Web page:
The reasons for poorly skilled CNC machinists
Posted by Bert Maes on February 9, 2010
Forums offer great blog material. They show you many different takes and perspectives on one subject. Here is one:
He said that students fresh from school didn’t learn the basics there. They don’t know how to read a rule or a tape measure, how to hand-sharpen a drill, they don’t know anything about speeds and feeds, anything about basic trigonometry.
flatbeltbob wrote down the story a real-life situation in his shop:
The local high school sent me a junior to observe what goes on in a small machine shop – Just to see if that is something he might want to pursue. I tried to show him how a PI tape works:
– Never heard of PI, no idea what I’m talking about.
– OK , back up and lets read a tape measure.
– How many inches in a foot ?
– Not sure , but knows 2 feet is longer that one foot.
– OK , lets look at one inch. If you take one inch and divide it into 8 equal parts, then how many eighths are in one inch?
– “six?” he says.
Does this represent the future pool of machinist talent ?
Why is that the forum visitors ask themselves:
- Because they rely too have on their computer skills and CAM software and assume that that program is making the machine cut in the best conditions, williamshook2003 answered.
- Chuck added: young people see manual equipment as archaic and they state that shops need to get into CNC to be really productive. That is true, but without the training on manual equipment first, new machinists don’t understand what is going to happen when they push the start button on a CNC machine.
- “There are few good instructors,” Byron L. commented, “we haven’t even been taught in any basics, except the first week: using a file.”
- Industrial Arts, metal shop and other trade related training is taken out of the High Schools. Consequently, we hurt our ability to attract, training and inspire new blood for this and other craft skills, said Eagle_view.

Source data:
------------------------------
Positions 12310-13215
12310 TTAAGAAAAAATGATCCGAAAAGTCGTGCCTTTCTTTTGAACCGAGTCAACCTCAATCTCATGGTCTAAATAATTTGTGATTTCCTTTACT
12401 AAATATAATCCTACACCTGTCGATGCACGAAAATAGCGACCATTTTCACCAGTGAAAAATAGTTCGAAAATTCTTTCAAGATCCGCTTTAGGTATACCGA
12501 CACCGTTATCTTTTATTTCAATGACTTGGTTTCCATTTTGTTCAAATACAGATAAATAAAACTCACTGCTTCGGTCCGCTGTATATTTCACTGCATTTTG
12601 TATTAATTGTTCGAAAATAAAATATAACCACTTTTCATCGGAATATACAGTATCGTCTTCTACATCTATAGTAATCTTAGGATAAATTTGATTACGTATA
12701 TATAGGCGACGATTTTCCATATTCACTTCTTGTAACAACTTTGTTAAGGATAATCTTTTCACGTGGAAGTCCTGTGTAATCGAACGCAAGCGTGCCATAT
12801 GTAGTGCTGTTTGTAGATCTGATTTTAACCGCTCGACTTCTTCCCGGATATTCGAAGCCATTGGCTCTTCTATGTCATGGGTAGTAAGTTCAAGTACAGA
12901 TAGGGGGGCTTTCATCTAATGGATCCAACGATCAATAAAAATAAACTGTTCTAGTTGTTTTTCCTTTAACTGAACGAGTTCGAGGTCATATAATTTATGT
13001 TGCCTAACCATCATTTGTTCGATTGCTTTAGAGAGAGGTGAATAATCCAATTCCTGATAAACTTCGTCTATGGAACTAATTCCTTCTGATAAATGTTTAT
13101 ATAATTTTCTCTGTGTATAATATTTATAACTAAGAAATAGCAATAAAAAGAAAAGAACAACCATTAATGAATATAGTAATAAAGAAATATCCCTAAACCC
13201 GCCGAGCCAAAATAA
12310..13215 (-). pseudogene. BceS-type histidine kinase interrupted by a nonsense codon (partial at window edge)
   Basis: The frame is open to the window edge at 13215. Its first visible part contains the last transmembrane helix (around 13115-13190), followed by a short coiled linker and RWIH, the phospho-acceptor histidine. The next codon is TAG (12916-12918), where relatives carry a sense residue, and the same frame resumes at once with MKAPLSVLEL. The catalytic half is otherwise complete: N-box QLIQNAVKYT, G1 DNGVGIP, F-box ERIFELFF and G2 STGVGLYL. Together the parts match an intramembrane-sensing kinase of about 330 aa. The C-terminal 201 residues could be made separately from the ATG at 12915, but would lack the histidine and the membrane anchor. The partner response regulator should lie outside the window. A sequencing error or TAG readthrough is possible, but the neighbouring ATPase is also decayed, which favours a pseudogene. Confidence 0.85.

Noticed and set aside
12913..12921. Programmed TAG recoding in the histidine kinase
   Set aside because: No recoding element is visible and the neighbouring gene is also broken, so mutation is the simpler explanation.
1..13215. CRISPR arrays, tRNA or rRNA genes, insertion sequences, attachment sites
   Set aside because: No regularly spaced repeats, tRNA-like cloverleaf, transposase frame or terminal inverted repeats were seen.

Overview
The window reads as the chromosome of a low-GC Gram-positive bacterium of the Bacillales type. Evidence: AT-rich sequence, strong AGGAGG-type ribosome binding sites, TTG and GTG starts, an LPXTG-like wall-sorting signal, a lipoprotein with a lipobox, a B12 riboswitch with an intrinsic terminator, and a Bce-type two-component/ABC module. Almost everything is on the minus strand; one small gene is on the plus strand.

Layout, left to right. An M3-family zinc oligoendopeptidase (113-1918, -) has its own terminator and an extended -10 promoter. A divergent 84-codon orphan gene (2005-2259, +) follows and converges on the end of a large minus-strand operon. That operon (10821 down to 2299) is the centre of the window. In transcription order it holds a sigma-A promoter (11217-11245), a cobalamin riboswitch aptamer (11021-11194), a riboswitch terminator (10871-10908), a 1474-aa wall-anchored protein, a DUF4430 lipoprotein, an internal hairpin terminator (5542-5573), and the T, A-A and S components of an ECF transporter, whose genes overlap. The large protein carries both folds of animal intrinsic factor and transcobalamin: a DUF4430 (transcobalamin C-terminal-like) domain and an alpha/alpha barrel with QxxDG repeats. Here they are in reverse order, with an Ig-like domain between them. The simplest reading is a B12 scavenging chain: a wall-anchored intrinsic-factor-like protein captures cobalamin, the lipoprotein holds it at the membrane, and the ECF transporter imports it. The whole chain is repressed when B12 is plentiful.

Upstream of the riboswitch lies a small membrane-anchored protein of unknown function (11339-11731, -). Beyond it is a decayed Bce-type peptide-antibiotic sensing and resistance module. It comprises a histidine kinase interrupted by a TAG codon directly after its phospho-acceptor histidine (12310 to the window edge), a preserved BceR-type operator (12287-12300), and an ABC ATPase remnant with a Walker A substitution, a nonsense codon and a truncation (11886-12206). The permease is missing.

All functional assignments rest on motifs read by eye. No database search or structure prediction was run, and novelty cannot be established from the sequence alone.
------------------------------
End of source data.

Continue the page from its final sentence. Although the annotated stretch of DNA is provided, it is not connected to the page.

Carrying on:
- Chuck commented as well: the trend of poorly skilled machinists is not surprising as CNC machines are automating the production process, so where and why do we still need highly trained machinists?
- Shop owner reacted on this statement, saying that we cannot blame the technology. We should blame the employers for not training their employees on the basics. Bluechipfan agrees: “There are actually some really smart talented kids but they need direction and guidance. That, folks, is where WE come in. You will be surprised but it requires great patience and perseverance.”
- Eagle_view takes a bit a broader look (as his name betrays) and says that because kids are being raised without a father figure in the home, they have no idea how to fix things, how to work with their hands and they don’t know anymore how things are made. “When we as a society decided that we were not going to produce anything except for information we kind of burt some bridges that we may need”.
- According to PackratFXR we have to go back to the basics. The machine tool technology is changing daily, but the operator should know more than changing tools, watching coolant, and feeding raw stock. To fix problems, we need hands-on training!
- littlebrewman could’t agree more: “I will always have a marketable skill and know that I can survive, cause I can do more than press the green button.”